Existing empirical research has shown that providing assistance tobanks and their borrowers can be counterproductive, resulting in increasedlosses to banks, which often abuseforbearance to take unproductive risks at government expense. Thetypical result of forbearance is a deeper hole in the net worth of banks, crippling tax burdens to finance bank bailouts, andeven more severe credit supply contraction and economic decline than would haveoccurred in the absence of forbearance.

Cross-country analysis to date also shows thataccommodative policy measures (such as substantial liquidity support, explicitgovernment guarantee on financial institutions’ liabilities and forbearancefrom prudential regulations) tend to be fiscallycostly andthat these particular policies do not necessarily accelerate the speed ofeconomic recovery.

All too often, central banks privilege stability over cost in the heatof the containment phase: if so, they may too liberally extend loans to an illiquid bank which is almost certain toprove insolvent anyway.Also, closure of a nonviable bank is often delayed for too long, even whenthere are clear signs of insolvency (Lindgren, 2003). Since bank closures facemany obstacles, there is a tendency to rely instead on blanket governmentguarantees which, if the government’s fiscal and political position makes themcredible, can work albeit at the cost of placing theburden on the budget,typically squeezing future provision of needed public services.

The American banks and government have certainly pretended that all ofthe big banks are solvent. As ABC wrote in October2009:

The Treasury Department and the Federal Reserve lied tothe American public last fall when they said that the first nine banks toreceive government bailout funds were healthy,
[the special inspector general for the Troubled Asset Relief Program]states in a new report released today.

Similarly, the stress tests were a complete and utter sham.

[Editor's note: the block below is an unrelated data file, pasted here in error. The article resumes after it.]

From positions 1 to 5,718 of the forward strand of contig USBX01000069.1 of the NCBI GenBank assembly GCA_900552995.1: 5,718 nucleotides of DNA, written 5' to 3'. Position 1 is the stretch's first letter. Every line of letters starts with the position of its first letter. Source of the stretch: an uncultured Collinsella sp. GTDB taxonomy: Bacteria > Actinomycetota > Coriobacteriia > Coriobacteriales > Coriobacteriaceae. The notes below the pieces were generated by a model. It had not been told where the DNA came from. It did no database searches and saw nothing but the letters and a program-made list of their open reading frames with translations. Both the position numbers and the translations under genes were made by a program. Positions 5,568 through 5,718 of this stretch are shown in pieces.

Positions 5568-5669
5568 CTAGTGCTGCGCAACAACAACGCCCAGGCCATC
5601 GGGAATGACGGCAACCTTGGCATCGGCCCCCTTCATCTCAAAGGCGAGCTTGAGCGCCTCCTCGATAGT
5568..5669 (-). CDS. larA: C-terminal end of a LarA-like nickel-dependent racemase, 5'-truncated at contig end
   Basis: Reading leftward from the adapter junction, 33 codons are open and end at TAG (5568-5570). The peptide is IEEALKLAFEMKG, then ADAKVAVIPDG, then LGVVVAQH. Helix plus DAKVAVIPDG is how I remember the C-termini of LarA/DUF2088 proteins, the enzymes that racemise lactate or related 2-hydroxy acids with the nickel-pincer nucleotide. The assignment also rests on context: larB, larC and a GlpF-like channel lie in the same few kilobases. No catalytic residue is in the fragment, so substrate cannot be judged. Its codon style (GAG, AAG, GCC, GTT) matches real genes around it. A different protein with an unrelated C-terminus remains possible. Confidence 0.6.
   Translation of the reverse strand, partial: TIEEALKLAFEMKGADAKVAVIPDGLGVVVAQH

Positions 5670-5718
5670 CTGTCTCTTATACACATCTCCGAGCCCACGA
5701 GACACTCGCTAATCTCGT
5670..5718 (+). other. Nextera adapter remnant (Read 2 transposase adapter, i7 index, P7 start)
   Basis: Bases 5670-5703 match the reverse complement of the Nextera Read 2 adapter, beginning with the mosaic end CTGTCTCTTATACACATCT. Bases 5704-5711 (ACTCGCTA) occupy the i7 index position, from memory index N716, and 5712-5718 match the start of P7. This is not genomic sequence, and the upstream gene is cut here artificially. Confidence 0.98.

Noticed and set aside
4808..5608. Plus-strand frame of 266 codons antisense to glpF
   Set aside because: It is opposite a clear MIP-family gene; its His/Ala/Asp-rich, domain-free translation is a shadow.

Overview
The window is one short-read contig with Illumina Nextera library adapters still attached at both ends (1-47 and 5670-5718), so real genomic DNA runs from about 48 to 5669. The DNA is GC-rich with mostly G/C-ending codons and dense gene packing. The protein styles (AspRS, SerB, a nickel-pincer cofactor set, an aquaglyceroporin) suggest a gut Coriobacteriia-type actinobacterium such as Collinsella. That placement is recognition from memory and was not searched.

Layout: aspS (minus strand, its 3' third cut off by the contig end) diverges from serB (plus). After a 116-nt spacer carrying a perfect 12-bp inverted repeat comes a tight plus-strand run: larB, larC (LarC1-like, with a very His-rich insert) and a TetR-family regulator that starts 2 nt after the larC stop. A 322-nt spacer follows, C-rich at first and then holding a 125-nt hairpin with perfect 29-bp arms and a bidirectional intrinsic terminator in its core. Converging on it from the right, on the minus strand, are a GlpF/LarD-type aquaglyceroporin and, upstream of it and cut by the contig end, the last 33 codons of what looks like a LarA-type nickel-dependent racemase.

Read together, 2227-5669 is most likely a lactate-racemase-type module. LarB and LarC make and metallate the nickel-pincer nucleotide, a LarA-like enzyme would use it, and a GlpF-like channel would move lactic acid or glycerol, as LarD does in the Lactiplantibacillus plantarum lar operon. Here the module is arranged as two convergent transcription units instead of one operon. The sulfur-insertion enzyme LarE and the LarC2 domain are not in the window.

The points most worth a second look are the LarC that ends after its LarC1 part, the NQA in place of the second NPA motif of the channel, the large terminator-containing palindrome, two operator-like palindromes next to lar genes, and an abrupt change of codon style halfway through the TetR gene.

The government has given the giant banks huge amounts in loans andguarantees based upon their false representations about their financial health.The Fed has larded up its balance sheet with toxic assets from the banks.

Debt levels are also getting dangerously close to the level that theybecome a drag on the economy. See this and this. When Keynesianeconomists argue that debt does not harm the economy, they are talking aboutdebt incurred to pay for stimulus andproductive things for the economy. Butthrowing trillions at the giantbanks - who are mainly using the money to gamble - is not stimulus. It helps the executives of the bigbanks and their shareholders and bondholders, but not the broader economy.

Indeed, attempting to prop up big, insolvent banks is preventing stimulusfrom getting out into the economy.
Fraud Causes Growing Inequality, Which Undermines the Economy

Growing inequality is very harmful to our economy. Indeed, if wealth isconcentrated in too few hands, the "poker game" ends, as only too fewfat cats are left with all of the chips. See thisthisthis and this.

Fraud benefits the wealthy more than the poor, because the big banksand big companies have the inside knowledge and the resources to leverage fraudinto profits. Joseph Stiglitz noted in Septemberthat giants like Goldman are using their size to manipulate the market. Thegiants (especially Goldman Sachs) have also used high-frequency program trading(making up between 40- 70% of all stock trades) which not only distorts the markets,but which also lets the program trading giants take a sneak peak at what thereal traders are buying and selling, and then trade on the insider information.See thisthisthisthis and this.

Similarly, JP Morgan Chase, Bank of America, Goldman Sachs, Citigroup,and Morgan Stanley together hold 80% of the country's derivativesrisk, and 96% of theexposure to credit derivatives. They use their dominance in themarket to manipulate the market

Fraud disproportionally benefits the big players (and helps them to become bigin the first place), increasing inequality and warping the market.

Fraud Increases the Severity of Boom-Bust Cycles

More and more people - such as the Bank of International Settlements and Barons - are sayingthat bubbles inevitably lead to busts, thus destabilizing the economy.

Professor Black says that fraud isa large part of themechanism through which bubbles are blown.

Without strong laws against fraud, bubble after bubble will be blown,guaranteeing that the financial system cannot be stabilized in a fundamentalsense.

Failure to Prosecute Fraud Is Worsening the Housing Crisis

Finally, failure to prosecute mortgage fraud is arguably worsening thehousing crisis. See this and this.